As I put the finishing touches to my new book (Rizzoli, September 2019), I felt drawn towards Scotland and specifically Glencoe and Glen Etive - as they are home to some of the most geologically raw visuals on earth. Despite being a proud Scot, I don't give this part of the world as much attention as I should - which is an error given the unique drama of the topography.
There may not be alpha predators in the hood, but the stags in the autumn can be magnificent and the Highland cattle are amongst the most decorative in the world. The wild scenery is complemented perfectly by the wild look of the Highland cattle and for centuries the double act has attracted the painters' brush - most notably George Turner's student Louis B Hurt. He was from Derbyshire, but his romanticist brush was manifestly focused on the North and he was known as Derbyshire's John Constable. No one more than Hurt glorified the magnificence of nature in the Highlands.
Photography is all about access and thanks to the Fleming Family, I had that access to work this weekend - just down the glen from the famous closing scene in the Bond Film Skyfall. That Sunday was a glorious spring day and the evening offered me every chance to work the two variables together and make them one. The local estate managers and stalkers suggested that this was probably the first time that someone had the chance to photograph the most decorative of cows on the shores of the stunning Lochan Urr, just to the west of Dalness. The image has an emphatic sense of place and that was always the intent. It smells of whisky, bonhomie and a barbarous past.
I want to thank The Flemings and the McAlpines for all their support with this assignment. Without their support and advice, this idea had - as they say in Scotland - "nae chance".
Edition of 12 with 3 Artist Proofs
Available sizes:; Standard Framed 52' x 65'; Large Framed 71' x 89'
Artist Bio: David Yarrow was born in Glasgow, Scotland in 1966. He took up photography at an early age and as a 20 year old, he found himself working as a photographer for The London Times on the pitch at the World Cup Final in Mexico City. On that day, David took the famous picture of Diego Maradona holding the World Cup and as a result, he was subsequently asked to cover the Olympics and numerous other sporting events. But he refused to be pigeonholed and his interests expanded as he grew into himself. It was only many years later, that he found his true comfort zone in documenting the natural world and the last eight years have been career defining.
Yarrow's evocative and immersive photography of life on earth is most distinctive and it has earned him an ever growing following amongst art collectors. His large monochrome images made in Los Angeles are on display in many leading galleries and museums across Europe and North America and his work is also a regular feature at established art fairs. By the spring of 2017, he had firmly established himself as one of the bestselling fine art photographers in the world, with the limited edition prints (just 12 in an edition) regularly selling at over $40,000 a piece and his well-received recent work is now priced even higher.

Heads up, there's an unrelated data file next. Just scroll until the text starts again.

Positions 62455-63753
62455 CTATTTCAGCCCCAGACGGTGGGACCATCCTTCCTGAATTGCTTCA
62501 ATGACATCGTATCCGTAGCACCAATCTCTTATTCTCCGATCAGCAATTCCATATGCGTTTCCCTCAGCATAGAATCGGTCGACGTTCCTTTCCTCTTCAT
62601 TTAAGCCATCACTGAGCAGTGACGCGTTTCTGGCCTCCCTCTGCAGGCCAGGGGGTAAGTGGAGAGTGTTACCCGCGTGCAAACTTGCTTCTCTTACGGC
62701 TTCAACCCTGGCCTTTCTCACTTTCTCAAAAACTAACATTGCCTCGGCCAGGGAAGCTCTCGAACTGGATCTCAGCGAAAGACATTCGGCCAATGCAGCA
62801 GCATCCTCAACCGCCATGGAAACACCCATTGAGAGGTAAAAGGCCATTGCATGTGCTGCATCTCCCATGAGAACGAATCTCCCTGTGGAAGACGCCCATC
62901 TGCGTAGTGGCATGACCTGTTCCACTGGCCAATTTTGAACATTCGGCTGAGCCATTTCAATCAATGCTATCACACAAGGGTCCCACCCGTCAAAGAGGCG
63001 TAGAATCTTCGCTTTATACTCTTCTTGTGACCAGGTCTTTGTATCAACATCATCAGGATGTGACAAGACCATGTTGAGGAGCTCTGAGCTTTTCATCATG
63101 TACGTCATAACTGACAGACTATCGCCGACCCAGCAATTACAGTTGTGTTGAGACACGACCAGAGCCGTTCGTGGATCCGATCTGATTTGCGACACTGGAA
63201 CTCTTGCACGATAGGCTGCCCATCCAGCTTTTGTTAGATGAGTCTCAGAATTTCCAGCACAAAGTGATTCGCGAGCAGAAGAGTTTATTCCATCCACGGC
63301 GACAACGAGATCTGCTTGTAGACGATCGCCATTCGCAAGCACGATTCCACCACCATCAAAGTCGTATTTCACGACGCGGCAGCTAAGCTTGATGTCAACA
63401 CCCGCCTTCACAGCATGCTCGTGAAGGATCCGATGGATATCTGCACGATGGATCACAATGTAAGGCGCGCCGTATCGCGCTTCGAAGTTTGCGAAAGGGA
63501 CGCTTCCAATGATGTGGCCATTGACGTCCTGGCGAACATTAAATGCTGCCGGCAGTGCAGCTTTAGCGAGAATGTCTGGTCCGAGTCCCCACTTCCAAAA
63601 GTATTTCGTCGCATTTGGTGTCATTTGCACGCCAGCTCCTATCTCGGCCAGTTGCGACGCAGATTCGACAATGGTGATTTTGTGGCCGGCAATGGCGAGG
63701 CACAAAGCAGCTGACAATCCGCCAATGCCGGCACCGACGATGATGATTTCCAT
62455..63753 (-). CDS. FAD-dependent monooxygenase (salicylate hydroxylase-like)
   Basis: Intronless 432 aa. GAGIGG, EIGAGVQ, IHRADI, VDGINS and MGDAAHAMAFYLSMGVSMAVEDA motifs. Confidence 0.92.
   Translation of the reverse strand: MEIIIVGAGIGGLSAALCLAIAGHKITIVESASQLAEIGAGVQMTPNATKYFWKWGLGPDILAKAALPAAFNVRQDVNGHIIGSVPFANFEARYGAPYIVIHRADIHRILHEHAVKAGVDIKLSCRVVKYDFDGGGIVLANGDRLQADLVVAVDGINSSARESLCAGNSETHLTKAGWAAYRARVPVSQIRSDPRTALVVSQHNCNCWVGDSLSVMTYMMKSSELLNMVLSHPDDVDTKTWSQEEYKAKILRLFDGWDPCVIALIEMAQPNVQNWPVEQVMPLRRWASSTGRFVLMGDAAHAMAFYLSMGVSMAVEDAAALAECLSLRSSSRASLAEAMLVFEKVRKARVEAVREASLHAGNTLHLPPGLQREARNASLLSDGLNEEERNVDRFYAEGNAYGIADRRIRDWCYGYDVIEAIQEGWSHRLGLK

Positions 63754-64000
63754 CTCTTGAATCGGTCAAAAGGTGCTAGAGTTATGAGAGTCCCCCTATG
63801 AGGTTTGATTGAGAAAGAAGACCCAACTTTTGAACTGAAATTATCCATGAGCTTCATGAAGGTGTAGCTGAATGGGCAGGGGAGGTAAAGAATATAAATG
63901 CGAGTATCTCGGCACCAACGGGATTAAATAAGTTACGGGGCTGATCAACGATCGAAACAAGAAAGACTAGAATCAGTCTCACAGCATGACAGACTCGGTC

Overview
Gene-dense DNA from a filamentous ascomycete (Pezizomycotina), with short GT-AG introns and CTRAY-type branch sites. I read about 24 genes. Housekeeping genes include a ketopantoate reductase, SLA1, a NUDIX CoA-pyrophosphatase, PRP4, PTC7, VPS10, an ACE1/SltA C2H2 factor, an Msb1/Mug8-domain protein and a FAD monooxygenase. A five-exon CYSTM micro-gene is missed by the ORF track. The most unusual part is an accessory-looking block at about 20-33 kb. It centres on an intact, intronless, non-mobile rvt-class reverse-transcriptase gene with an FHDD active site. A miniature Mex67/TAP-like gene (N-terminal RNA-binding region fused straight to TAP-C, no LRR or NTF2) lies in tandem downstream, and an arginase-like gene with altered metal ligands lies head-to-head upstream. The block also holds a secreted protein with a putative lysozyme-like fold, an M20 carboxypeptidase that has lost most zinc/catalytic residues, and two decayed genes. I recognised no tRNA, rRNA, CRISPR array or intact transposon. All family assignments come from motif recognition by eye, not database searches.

At the Sotheby's photography auction in London in May - Yarrow's iconic image from South Sudan - Mankind - was sold for $75,000 - the highest of the 100 lots in the show. In April the following year David's image "The Wolf of Main Street" sold for $100,000 and was the highest bid for piece by a living photographer and most recently "78 Degrees North" went for an impressive $110,000.
In 2016, Rizzoli New York published his latest book - Wild Encounters - with a foreword written by HRH The Duke of Cambridge (Prince William). The book was awarded "Art Book of 2017" by Amazon and has already sold out a second print run. All Yarrow's royalties from the book continue to be donated to Tusk, the leading British NGO, that focuses on animal conservation in Africa.
Philanthropy and conservation are indeed central to David Yarrow's passion to document the animal and human world in a fresh and creative way. In 2017, charitable donations from the sale of David's images exceeded $1.2 million, with four of David's pieces raising $186,000 in just a few minutes at the Tusk Gala dinner in New York City in April 2017.
In North America, he is represented by two leading photographic galleries in Holden Luntz in Palm Beach and Izzy in Toronto, as well as broader art galleries such as Samuel Lynne in Dallas and Miller in Cincinnati. In Europe, David has a very strong presence in the Baltic - with Oslo, Antwerp and Amsterdam all key venues. David's most recent partners Maddox have been extremely popular in both London and Gstaad.
Yarrow's position in the industry has been rewarded with a wide range of advisory and ambassadorial roles. In conservation, he is an ambassador for WildArk, on the advisory board of Tusk and Ambassador to the Kevin Richardson Foundation (). In 2017 Land Rover also appointed David as a global ambassador and creative partner. He is the European ambassador for Nikon and has recently been integral to the companies most anticipated Camera release of the last decade. In December 2017 he shot TAG Heuer's latest campaign with Cara Delevingne.
His status as an artist and conservationist was confirmed in June 2017 when he was invited for a private lunch with President George W. Bush in Dallas, Texas.
180.3 × 226.1, Edition of 12 + 3AP - Contact for price;
132.1 × 165.1, Edition of 12 + 3AP - Contact for price